China fishing boat captain to be freed by Japan. Will it ease tensions?

Japan announced Friday it would release a Chinese fishing boat captain involved in a collision near disputed islands.

Karii Matayoshi/Okinawa Times/AP Photo/File
In this Sept. 8 file photo, Zhan Qixiong, center, the 41-year-old Chinese captain of a Chinese fishing boat, is led by Japanese Coast Guard personnel to disembark from a Coast Guard boat at a port on Ishigaki island in southwestern Japan.

Japan moved Friday to defuse an escalating diplomatic row with China, when prosecutors said they would release a Chinese fishing boat captain accused of having rammed Japanese patrol boats in disputed waters.

The decision came hours after China revealed that police had arrested four Japanese citizens for allegedly entering a military zone without authorization and filming.

Though Japanese government spokesmen said they had not influenced the local prosecutor’s decision, it is likely to leave Prime Minister Naoto Kan open to criticism that he bowed to pressure from his giant neighbor.

Deputy Public Prosecutor Toru Suzuki told reporters that “taking into account the impact on our citizens and Japan-China relations, our judgment was that it would have been excessive to prolong the investigation and his detention.”

Chinese leaders had piled increasing pressure on Tokyo over the detention of the trawler captain, with Prime Minister Wen Jiabao publicly demanding his immediate release earlier this week, and warning otherwise of “further action.”

There were reports Thursday that China had cut off exports to Japan of rare earths used in the manufacture of a range of high-tech goods from wind turbines to iPhones. It was unclear, however, whether shipments had been halted because of the dispute over the trawler captain’s detention or because China has already reached its 2010 quota for rare earth exports.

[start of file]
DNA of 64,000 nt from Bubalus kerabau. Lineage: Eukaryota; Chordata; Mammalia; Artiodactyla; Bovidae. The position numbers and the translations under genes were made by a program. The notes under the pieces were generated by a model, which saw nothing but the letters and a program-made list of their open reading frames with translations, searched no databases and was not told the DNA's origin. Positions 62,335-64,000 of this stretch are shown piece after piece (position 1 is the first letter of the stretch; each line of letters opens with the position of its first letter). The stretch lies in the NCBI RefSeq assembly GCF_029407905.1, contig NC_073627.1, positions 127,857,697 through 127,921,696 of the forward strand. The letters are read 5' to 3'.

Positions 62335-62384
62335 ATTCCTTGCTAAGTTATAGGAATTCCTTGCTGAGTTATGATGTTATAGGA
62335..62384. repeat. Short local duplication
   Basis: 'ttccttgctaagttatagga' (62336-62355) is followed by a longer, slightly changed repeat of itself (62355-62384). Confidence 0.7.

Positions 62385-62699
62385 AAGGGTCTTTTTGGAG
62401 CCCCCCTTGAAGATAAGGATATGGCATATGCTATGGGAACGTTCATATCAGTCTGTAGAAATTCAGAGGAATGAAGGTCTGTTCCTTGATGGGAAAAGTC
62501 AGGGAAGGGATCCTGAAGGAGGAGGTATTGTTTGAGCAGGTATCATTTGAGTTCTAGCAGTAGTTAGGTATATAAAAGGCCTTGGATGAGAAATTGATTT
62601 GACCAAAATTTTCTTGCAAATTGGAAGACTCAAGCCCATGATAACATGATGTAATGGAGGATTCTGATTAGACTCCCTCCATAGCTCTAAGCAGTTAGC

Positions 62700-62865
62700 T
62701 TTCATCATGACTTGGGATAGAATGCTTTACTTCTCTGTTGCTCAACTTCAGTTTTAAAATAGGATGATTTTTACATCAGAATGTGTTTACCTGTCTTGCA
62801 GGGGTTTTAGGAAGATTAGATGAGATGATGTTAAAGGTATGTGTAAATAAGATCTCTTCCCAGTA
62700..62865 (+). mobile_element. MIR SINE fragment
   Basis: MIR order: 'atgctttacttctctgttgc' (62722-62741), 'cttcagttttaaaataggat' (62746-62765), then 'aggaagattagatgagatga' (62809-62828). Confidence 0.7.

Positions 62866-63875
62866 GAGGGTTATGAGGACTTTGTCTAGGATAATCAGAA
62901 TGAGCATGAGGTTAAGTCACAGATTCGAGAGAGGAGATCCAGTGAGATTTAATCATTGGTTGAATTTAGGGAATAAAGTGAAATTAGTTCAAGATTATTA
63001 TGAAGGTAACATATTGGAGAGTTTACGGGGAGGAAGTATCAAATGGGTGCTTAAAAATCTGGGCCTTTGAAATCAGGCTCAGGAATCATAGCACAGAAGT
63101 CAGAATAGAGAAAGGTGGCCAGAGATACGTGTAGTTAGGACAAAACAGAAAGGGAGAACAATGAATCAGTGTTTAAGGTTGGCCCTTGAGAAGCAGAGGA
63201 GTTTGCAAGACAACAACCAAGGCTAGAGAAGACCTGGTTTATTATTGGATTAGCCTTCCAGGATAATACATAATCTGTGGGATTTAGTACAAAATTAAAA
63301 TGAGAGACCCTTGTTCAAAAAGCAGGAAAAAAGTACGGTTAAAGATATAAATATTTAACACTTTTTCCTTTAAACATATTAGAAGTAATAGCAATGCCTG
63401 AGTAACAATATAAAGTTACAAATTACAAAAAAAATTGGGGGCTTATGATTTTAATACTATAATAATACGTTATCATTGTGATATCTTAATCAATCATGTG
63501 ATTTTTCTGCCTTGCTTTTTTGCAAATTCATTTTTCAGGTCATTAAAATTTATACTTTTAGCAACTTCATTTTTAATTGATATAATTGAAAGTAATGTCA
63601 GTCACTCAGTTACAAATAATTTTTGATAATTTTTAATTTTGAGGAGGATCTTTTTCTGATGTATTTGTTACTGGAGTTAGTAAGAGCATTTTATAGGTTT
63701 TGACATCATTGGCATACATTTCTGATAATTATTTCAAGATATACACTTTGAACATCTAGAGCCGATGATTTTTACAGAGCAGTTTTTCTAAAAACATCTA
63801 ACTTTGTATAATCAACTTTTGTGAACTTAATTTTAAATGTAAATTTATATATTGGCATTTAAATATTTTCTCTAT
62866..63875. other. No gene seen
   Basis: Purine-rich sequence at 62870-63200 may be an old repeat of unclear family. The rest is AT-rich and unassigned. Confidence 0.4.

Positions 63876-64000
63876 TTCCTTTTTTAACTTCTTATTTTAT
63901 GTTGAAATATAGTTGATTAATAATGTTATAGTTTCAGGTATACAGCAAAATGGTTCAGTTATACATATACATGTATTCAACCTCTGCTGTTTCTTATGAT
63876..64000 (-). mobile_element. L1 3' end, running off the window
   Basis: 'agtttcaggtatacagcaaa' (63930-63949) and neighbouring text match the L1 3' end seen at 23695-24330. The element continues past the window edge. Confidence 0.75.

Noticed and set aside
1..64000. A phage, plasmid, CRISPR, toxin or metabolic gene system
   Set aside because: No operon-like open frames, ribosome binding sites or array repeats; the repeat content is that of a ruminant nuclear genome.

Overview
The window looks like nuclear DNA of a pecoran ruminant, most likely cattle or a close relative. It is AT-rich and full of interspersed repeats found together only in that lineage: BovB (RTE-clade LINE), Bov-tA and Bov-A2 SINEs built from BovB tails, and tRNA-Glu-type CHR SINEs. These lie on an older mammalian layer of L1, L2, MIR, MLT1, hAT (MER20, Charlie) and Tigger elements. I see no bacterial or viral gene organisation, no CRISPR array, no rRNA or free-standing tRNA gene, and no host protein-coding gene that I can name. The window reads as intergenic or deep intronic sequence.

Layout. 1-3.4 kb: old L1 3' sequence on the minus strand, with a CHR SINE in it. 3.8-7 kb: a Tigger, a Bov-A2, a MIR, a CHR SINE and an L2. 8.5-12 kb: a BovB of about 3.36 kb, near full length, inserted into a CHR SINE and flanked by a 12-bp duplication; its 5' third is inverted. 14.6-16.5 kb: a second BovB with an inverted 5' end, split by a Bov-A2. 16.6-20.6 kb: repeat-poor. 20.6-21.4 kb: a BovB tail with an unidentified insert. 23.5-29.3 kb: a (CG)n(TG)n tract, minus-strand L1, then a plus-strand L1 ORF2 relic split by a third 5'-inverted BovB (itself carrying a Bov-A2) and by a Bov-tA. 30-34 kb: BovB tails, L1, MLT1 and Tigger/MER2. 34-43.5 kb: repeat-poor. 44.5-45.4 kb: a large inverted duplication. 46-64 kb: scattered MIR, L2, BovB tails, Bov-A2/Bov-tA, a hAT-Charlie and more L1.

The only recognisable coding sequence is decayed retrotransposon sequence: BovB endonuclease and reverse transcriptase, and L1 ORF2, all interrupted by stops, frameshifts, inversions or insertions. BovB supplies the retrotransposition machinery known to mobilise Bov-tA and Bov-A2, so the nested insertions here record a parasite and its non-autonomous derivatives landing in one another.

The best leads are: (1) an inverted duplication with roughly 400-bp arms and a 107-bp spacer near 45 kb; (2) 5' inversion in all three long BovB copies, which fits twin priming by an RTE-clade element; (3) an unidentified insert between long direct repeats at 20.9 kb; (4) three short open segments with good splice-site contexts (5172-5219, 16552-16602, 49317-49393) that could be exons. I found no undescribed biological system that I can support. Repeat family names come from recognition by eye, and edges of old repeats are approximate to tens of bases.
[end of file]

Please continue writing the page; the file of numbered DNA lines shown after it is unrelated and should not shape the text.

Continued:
Either way, “it is an undeniable fact that there were signs that Japan-China ties may have deteriorated,” said Japan’s chief cabinet secretary, Yoshito Sengoku.

This might have been an unnerving prospect for Japanese economic policymakers, given China’s importance, as export-dependent Japan’s biggest trading partner, to Tokyo’s growth prospects.

“The Japanese economy’s future seems to depend on whether the problem is solved quickly,” Japanese Economy Minister Banri Kaeda told a press conference earlier Friday, before the prosecutor’s announcement.

There was no news Friday evening of the fate of the four Japanese citizens arrested in Hebei Province, west of Beijing. An executive with the Fujita Corp construction company said the four are company employees and had last been heard from in a one-word text message on Tuesday reading “help.”

It is unclear how quickly Sino-Japanese relations might return to their precrisis levels. The Japanese prosecutor said he reserved the right to indict the trawler captain even after his release.

The Chinese Foreign Ministry responded to the announcement with a curt statement on its website that Beijing would send an airplane to collect the captain, and that “any so-called legal proceedings by Japan against the captain would be illegal and invalid.”

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